2010E ($3.29):  Assuming no pricing growth, volume growth of 4% and $90 MM of cost synergies (per management), the 2010E EPS estimate is $3.29 before BDK integration and restructuring costs; including these items, 2010E EPS comes to -$0.03.          

2012E ($6.33):  Assuming no pricing growth, annual volume growth of 4% (per management), 2012E EPS is $6.33.  This accounts for the full $350 MM of cost synergies and PF interest expense and D&A. Notice how even without pricing growth, moderate revenue growth and fixed cost removal have a large impact on EPS.  Furthermore, note that between 2007 and 2009, SWK let approximately 4,450 employees go, or 20% of the pro forma Company's combined workforce, which should provide a substantial amount of additional operating leverage in the future.  Furthermore, note these EPS assumptions include no share buybacks or debt / interest expense reduction.



Given SWK's multiple business lines, a sum-of-the-parts analysis properly values each line separately.  Applying the average multiple of each separate peer group to each respective business segment's 2009A EBITDA generates a price of $43/share ("Base Case" column).  With the full $350 MM of synergies, fair value increases to $60/share ("Base Case" column).  However, while the public comparable multiples are similar to SWK's historical averages, 2009's sharp volume and margin compression have created what is approaching trough level EBITDA, and this valuation methodology therefore understates SWK's mid cycle earnings power and fair value for its stock.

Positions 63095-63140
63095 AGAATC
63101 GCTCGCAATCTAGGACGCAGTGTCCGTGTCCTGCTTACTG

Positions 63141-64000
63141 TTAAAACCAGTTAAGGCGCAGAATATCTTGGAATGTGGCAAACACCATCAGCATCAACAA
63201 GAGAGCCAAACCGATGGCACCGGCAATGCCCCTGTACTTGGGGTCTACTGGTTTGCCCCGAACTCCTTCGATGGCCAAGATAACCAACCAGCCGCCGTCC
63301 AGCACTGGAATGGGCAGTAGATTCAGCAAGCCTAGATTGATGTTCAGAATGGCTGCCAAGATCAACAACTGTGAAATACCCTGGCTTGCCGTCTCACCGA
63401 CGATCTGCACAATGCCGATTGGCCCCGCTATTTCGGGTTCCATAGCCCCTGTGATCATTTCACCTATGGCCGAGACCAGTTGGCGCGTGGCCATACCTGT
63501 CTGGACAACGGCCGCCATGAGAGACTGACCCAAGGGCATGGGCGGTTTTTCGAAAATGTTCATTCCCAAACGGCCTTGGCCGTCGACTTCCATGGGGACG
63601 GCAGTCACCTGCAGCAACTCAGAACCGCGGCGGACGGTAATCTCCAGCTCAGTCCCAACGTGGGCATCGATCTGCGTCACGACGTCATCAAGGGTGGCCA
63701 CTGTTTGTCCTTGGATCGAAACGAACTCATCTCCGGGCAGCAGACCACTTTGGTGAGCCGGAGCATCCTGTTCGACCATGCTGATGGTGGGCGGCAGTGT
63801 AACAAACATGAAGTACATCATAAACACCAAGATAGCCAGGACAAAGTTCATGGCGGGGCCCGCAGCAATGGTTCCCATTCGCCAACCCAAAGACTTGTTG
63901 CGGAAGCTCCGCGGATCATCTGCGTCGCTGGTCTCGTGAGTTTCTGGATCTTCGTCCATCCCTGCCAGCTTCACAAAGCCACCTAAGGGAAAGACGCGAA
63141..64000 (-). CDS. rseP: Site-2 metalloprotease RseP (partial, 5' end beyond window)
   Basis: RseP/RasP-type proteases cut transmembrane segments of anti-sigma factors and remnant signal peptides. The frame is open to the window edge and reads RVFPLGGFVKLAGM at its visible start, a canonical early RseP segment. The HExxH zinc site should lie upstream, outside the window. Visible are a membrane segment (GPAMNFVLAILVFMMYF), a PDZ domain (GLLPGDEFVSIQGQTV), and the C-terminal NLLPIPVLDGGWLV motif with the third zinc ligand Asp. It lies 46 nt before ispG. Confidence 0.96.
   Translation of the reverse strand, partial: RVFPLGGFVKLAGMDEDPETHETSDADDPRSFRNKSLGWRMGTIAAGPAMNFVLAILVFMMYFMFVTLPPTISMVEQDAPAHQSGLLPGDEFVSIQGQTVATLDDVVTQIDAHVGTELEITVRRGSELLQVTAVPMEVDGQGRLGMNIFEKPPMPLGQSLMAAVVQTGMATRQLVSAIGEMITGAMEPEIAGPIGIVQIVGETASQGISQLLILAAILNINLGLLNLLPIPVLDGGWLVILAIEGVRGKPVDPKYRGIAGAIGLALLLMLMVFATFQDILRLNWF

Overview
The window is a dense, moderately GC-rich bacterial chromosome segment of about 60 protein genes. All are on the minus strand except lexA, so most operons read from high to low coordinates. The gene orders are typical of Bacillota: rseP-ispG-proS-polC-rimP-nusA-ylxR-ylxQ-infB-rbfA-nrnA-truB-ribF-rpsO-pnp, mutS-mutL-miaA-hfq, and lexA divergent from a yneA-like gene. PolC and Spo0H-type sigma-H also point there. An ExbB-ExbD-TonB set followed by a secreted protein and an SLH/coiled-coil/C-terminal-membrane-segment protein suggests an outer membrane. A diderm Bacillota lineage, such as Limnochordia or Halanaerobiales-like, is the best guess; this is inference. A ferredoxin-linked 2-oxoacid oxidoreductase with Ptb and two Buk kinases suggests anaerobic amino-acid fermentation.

2. PF 2012E EPS / MID CYCLE MULTIPLE: $76/share

This is the most relevant valuation methodology of the three and therefore reflects the target price or fair value.  Given that SWK is a very cyclical business with a substantial amount of operating (and financial) leverage, the appropriate way to value the company is to apply mid-cycle earnings power to a historical mid-cycle multiple.  Assuming no pricing growth, 4% volume growth and $350 MM of cost synergies, 2012E EPS is $6.33/share. Applied to a mid-cycle EPS multiple of 12x (both 5-yr and 10-yr average), this generates a stock price of $76/share, upside of 47%.


1. Operating & Financial Leverage: Should 2009 prove to be the trough of the economic cycle and SWK's volumes, the Company would benefit substantially from its heavy operating leverage as a manufacturer (cost structure comprised heavily of facilities, equipment and staff). Additionally, financial leverage currently sits at 3x 2009A EBITDA, which will substantially increase EPS growth as volumes and operating profit improve.